Molecular Structure of Ozone

Ozone is a gas made up of three (3) atoms of oxygen:

O + O + O = O3

Oxygen (we breathe) is made up of two (2) atoms of oxygen:

O + O = O2

The atoms in O2 are stable – each atom “holds on” to the other.

The atoms in O3 consist of a stable pair (O2) and a third, unstable atom.

It is the unstable atom that gives ozone its power!  Ozone is generated when energy “splits” the stable O2 bond.

This can occur three different ways:

  1. Naturally occurring

–Formed when lightning strikes

–Ozone layer formed by UV energy from the sun

  1. Man made (incidental)

–Welding, copy machines

  1. Man made (deliberate)

–Corona Discharge ozone generation

–UV ozone generation

Spiny Puffer

Aquarium fish fall ill just like any other pet. The illnesses are as a result of disease. The common diseases that affect aquarium fish are mostly stress induced.

The micro-organisms which cause these diseases may be present in the water as part of the normal micro fauna and grab the opportunity to infest or infect the fish when it is stressed and its normal defense are weakened. [continue reading…]

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Our priority to keep an aquarium in our homes is the well-being of the fish and invertebrates we maintain. And the first step to note while preparing a checklist of the aquarium accessories required for the well being of aquarium occupants is to keep the aquarium room cool, especially for marine aquaria.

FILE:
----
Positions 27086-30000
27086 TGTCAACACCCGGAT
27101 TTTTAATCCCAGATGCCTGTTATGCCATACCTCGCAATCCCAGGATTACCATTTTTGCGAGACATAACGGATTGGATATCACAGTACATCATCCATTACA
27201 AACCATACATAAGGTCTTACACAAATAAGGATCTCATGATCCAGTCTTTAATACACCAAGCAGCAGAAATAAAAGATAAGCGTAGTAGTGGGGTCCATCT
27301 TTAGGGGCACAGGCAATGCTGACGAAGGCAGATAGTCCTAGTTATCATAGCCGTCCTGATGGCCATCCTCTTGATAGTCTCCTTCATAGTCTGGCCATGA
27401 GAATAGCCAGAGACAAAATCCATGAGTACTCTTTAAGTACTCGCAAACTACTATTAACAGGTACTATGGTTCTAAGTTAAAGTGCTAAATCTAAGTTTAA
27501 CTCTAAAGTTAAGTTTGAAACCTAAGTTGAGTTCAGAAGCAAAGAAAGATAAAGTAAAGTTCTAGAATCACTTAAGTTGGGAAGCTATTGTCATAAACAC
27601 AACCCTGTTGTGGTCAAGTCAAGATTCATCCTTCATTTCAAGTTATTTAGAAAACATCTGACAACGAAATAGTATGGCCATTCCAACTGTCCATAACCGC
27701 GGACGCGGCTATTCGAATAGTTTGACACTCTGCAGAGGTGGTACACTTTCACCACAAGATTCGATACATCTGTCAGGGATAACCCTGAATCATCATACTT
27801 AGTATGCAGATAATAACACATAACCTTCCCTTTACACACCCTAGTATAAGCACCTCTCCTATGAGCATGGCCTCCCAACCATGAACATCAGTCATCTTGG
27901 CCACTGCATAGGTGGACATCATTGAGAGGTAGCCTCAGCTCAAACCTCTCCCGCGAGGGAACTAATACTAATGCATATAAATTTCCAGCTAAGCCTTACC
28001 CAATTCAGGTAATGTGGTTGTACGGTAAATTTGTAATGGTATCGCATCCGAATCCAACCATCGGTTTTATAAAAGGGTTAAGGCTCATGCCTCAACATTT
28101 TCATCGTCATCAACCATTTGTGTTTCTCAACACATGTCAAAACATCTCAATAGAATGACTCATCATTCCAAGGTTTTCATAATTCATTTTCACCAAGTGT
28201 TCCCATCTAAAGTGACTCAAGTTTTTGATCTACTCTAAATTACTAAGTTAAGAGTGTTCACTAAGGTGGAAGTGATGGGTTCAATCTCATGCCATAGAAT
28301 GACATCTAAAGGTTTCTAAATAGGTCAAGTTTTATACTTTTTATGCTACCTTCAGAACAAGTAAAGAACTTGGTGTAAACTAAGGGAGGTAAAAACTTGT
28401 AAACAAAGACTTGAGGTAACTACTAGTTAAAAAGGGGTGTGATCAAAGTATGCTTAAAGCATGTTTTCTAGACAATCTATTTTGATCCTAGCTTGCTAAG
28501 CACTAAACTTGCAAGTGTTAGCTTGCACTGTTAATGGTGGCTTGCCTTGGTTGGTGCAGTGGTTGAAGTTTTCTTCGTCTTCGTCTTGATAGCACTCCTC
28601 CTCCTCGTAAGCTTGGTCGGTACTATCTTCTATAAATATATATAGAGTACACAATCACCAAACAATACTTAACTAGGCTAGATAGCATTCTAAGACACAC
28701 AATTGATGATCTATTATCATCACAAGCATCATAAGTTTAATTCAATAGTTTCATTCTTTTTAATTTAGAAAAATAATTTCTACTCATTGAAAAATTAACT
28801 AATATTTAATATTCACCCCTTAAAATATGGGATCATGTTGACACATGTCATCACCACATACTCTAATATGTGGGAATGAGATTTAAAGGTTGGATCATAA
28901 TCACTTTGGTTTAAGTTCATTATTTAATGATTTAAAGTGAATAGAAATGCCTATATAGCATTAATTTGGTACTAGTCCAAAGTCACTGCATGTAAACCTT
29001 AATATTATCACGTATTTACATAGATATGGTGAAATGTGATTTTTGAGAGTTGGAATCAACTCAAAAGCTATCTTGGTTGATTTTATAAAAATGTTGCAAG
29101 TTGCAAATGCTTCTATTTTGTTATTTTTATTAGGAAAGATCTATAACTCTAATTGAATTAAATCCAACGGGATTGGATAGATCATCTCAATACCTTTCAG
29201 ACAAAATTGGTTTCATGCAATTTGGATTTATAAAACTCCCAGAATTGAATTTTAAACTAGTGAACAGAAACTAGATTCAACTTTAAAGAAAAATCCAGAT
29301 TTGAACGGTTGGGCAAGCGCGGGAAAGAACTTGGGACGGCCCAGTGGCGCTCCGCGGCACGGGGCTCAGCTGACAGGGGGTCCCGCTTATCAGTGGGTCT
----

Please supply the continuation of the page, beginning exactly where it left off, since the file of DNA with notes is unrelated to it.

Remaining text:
The ideal temperature for most fish-only aquaria is between 76 degrees and 82 degrees Fahrenheit. If you only have fish in the aquarium and the aquarium is stocked properly with aquarium supplies, then you only need about a 2 to 6 degree temperature drop. This will depend on the type of aquarium you keep and the temperature drop needed to cool the tank. [continue reading…]

African Cichlid Water Parameters


African Cichlid water parameters should be kept at the following alkaline ranges:

Malawi species:    7.4 – 8.6
Tanganyika species:    7.8 – 9.0
Victoria species:    7.2 – 8

Cichlids are sensitive to pH changes. Therefore, avoid changes in pH  greater than .3 units per day.

GH (General Hardness)